This frenetic music is spreading far beyond its roots in the working-class neighbourhoods of Tanzania's biggest city. Aaron Coultate meets its main characters.
Just beyond an unassuming door on the side of the club, the party was in full swing. The four artists found a quiet corner and sipped on soft drinks while a DJ played bongo flava, a Swahili take on hip-hop that's dominated the commercial market for years, as well as party-primed dancehall and pop. Duke and MCZO's 1 AM set time came and went. Around 2 AM, the club manager came over and turned on the air-conditioning, shrugging off the delay. By then, Duke was sprawled out asleep on a couch. Sometime after 3 AM, they got the call. MCZO leaned over and woke up Duke with a gentle punch. The pair made their way upstairs to the DJ booth, which was housed in an imposing cage overlooking the dance floor.
Duke, slim and baby-faced, pulled his laptop out of his backpack and perched it in the DJ booth while the sound guy fiddled with MCZO's microphone. The first hit of singeli coursed through the crowd like a shot of adrenalin. Singeli is a bracing listen to the uninitiated—it's fast, anywhere between 180 and 300 BPM, placing it well ahead of drum & bass and even some gabber, with MCs rapping over relentless electronic rhythms. It's rowdy and uniquely Tanzanian, informed by decades of the country's electronic and folk music.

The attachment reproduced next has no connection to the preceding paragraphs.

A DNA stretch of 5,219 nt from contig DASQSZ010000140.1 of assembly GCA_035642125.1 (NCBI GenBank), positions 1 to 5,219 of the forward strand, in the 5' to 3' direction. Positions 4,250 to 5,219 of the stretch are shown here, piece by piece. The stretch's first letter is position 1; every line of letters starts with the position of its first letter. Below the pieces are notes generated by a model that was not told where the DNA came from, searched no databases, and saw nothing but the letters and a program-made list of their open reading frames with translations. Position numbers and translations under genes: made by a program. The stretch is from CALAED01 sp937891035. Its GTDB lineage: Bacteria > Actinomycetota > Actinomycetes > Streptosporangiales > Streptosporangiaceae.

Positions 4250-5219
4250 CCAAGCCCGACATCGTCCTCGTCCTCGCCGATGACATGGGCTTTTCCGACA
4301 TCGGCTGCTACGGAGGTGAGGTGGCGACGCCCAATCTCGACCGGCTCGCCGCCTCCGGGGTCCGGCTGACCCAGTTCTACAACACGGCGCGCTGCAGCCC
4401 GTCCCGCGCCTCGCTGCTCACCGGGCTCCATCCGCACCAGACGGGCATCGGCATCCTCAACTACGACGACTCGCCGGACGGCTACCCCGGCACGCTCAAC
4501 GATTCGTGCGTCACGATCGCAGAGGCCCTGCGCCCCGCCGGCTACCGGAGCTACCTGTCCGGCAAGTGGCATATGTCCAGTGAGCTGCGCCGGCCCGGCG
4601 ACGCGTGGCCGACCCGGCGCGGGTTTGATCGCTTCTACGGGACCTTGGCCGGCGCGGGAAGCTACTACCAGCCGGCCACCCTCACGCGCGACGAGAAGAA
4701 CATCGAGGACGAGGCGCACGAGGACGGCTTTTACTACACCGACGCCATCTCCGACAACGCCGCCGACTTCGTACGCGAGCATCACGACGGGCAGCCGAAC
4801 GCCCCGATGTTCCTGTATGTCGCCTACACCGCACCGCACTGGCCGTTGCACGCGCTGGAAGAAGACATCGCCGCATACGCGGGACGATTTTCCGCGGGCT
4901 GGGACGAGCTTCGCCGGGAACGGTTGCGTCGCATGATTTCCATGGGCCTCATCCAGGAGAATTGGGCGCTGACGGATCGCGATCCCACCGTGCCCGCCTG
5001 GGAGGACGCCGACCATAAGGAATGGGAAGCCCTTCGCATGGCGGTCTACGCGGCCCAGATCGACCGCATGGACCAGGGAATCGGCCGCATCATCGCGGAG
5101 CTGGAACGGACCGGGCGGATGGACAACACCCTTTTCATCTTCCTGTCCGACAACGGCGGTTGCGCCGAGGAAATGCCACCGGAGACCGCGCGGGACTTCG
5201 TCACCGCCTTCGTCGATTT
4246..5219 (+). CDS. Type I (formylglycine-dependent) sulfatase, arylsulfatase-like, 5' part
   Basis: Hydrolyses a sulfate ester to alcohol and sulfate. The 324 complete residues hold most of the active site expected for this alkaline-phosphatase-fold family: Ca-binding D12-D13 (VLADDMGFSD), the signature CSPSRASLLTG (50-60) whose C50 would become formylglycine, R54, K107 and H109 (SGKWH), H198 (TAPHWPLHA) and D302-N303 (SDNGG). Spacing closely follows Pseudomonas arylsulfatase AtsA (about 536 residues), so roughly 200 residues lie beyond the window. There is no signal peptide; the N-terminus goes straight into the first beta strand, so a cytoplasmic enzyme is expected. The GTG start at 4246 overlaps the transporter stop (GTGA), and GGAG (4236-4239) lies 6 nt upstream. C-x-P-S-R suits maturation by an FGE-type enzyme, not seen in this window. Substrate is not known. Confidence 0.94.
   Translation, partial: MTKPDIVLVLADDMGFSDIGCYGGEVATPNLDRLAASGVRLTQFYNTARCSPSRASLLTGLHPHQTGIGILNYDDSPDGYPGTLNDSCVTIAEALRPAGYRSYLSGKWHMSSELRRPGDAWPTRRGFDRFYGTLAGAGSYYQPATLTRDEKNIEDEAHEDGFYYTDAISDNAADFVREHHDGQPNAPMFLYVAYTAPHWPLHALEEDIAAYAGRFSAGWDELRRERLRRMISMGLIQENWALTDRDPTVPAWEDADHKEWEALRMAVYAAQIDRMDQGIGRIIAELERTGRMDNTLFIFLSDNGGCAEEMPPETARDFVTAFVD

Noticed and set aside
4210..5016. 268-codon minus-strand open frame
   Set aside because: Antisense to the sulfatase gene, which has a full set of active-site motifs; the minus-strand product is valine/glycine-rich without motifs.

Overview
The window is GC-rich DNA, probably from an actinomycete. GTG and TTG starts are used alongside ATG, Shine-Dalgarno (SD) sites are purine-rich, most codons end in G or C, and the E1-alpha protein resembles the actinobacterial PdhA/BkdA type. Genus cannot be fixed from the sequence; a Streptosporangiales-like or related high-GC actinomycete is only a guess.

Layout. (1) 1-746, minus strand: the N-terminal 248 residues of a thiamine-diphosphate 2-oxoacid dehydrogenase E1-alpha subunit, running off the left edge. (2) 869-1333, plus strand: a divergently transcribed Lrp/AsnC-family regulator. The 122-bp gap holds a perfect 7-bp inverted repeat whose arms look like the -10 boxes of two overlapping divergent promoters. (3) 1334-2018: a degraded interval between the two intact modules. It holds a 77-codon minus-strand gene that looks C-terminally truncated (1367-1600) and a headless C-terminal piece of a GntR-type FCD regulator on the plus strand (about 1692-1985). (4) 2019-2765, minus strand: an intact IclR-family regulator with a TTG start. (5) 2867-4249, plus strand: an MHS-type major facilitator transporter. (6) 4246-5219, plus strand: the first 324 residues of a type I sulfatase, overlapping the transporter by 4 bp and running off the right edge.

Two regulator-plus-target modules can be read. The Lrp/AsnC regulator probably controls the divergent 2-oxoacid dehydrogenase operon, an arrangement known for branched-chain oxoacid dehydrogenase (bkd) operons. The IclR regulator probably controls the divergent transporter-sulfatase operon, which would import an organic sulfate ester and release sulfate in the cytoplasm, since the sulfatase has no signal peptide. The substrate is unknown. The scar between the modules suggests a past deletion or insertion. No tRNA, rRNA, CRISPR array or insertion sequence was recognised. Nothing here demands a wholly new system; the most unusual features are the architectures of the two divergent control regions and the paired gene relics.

The dance floor went into overdrive. A couple of people sprayed beer on each other. One man triumphantly lifted up a bar stool over his head and ran around. A woman started doing a Chura dance—a kind of Tanzanian twerk. It was a scene of pure joy, a glimpse into the power of a genre born in the neighbourhoods of Dar Es Salaam that has grown to dominate Tanzanian dance floors, airwaves, block parties and festival stages, emerging as the soundtrack to the country's youth.